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Tom Joyce



Turkish lemons face EU obstacles

As the EU suffers a glut of lemons from Argentina, Turkish exporters may have to deal with the effects of tighter controls and higher transport costs

Turkish lemons face EU obstacles

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This year, Turkish lemon exporters face additional hurdles to exporting to the European Union, which is currently dealing with oversupply thanks to a glut from Argentina and a larger crop from Spain.

According to Esra Söyleyen, marketing manager of Turkish exporter Aksun, each truck loaded with lemons is now charged €700 when it crosses the Bulgarian border into the EU. “Last year, it cost just €350, so this has affected transport costs significantly,” she said.

The EU announced that increased controls on Turkish lemon imports were advisable in light of reports from the EU Food and Veterinary Office in 2009, 2010, 2011 and 2013 warning of the deficiencies of Turkey’s control system on the marketing and use of phytosanitary products.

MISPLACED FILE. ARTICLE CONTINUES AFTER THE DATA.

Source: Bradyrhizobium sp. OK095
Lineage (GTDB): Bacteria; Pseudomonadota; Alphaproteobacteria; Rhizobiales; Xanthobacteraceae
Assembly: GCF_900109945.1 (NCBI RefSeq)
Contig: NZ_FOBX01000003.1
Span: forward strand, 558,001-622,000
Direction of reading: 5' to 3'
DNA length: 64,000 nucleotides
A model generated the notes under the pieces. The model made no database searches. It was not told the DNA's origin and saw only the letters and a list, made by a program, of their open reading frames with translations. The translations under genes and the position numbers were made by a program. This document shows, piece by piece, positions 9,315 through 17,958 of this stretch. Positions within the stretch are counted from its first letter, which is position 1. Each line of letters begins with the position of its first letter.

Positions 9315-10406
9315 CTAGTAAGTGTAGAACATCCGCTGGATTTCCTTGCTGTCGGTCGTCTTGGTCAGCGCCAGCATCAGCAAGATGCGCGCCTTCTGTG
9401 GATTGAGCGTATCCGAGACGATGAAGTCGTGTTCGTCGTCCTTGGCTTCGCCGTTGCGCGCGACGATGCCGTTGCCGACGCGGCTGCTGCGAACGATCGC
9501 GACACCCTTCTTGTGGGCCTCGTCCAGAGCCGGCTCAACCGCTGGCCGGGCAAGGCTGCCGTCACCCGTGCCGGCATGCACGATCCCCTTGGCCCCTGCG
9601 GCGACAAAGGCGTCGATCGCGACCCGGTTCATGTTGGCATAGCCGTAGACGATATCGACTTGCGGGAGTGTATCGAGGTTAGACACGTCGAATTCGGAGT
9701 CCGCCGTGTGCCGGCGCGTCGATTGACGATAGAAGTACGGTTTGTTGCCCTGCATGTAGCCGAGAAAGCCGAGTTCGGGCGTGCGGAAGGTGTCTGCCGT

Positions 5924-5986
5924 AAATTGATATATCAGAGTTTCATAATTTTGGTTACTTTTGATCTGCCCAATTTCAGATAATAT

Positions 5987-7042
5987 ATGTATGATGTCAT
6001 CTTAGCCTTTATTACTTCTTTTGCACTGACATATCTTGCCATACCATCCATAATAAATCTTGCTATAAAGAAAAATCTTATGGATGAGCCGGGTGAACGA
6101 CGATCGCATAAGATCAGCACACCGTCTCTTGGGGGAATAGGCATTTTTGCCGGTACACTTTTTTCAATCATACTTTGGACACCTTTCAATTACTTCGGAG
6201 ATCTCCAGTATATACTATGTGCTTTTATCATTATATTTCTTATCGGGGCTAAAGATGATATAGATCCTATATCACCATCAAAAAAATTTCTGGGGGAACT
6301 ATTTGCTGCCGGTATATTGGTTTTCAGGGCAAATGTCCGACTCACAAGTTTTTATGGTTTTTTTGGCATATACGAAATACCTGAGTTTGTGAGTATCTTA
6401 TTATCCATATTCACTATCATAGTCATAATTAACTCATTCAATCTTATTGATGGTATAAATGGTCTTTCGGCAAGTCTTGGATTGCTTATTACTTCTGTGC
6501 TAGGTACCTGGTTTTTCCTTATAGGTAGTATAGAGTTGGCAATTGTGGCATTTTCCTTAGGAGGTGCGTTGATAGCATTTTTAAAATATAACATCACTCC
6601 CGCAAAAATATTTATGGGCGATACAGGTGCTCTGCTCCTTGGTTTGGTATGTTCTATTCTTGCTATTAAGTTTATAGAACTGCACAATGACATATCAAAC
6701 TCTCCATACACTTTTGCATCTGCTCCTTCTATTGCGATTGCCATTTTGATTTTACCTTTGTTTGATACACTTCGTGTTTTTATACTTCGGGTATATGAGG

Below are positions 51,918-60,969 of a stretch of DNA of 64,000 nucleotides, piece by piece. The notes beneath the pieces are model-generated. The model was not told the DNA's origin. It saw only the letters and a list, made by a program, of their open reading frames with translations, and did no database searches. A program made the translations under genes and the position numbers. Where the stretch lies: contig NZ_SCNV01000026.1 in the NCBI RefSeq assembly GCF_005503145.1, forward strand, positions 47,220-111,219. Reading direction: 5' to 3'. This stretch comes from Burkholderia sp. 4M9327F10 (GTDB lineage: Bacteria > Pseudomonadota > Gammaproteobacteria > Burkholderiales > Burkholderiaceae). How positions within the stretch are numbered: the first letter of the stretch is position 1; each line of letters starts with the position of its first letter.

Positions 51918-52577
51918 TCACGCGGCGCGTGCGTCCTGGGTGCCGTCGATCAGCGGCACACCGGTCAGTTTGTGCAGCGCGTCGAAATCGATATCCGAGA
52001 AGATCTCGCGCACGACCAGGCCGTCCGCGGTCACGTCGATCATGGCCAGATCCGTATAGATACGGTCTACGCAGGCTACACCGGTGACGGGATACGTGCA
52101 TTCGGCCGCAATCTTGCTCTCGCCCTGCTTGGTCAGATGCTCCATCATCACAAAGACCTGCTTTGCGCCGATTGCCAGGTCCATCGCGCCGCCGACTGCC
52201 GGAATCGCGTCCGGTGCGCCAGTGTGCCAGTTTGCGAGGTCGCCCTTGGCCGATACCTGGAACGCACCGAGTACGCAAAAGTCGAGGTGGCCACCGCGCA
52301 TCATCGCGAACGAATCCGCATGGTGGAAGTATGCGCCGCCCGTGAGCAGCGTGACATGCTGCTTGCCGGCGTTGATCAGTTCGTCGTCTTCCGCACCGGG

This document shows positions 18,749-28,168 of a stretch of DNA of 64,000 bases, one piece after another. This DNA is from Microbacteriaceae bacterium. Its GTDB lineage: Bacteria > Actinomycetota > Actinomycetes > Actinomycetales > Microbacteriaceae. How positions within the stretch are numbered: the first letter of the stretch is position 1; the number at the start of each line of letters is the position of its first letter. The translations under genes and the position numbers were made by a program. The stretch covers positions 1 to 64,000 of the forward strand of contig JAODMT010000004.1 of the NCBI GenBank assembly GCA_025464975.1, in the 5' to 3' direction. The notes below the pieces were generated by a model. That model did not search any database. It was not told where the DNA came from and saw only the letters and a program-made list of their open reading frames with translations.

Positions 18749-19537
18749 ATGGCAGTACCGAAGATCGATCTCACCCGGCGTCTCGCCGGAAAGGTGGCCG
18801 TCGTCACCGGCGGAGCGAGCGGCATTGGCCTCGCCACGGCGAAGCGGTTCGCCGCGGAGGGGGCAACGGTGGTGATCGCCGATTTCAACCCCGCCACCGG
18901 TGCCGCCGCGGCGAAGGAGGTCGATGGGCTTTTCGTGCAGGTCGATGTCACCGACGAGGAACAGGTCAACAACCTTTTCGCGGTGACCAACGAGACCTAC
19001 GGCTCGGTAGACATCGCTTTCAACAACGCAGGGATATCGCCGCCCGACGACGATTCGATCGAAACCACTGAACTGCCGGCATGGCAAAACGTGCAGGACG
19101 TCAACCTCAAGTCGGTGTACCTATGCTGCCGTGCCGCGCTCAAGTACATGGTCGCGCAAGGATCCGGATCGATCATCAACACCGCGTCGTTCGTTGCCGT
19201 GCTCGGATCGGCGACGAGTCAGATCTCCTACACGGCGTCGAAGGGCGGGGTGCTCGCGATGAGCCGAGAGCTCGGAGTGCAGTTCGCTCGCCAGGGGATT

“Today we were informed that Spain was pushing the EU to take action about pesticide residues found on Turkish lemons,” said Söyleyen. “But there has been no effect on us so far. We have been supplying our customers for the last 30 years, so they know our quality and trust us.”

Lemon prices are extremely low on the European market, according to Söyleyen, a result of the large volume of Argentine lemons on the market and the bigger than average Spanish crop, forecast to be 22 per cent higher than last year. An added issue is that Russia is yet to reopen its border to Turkish lemons.

“In addition, there are a lot of lemons in stock,” resumed Söyleyen. “Everyone was expecing a good lemon season with high prices, so exporters bought large quantities from the growers, but now the prices are low. We are making 30-35 per cent less in value terms than we were last year.” 

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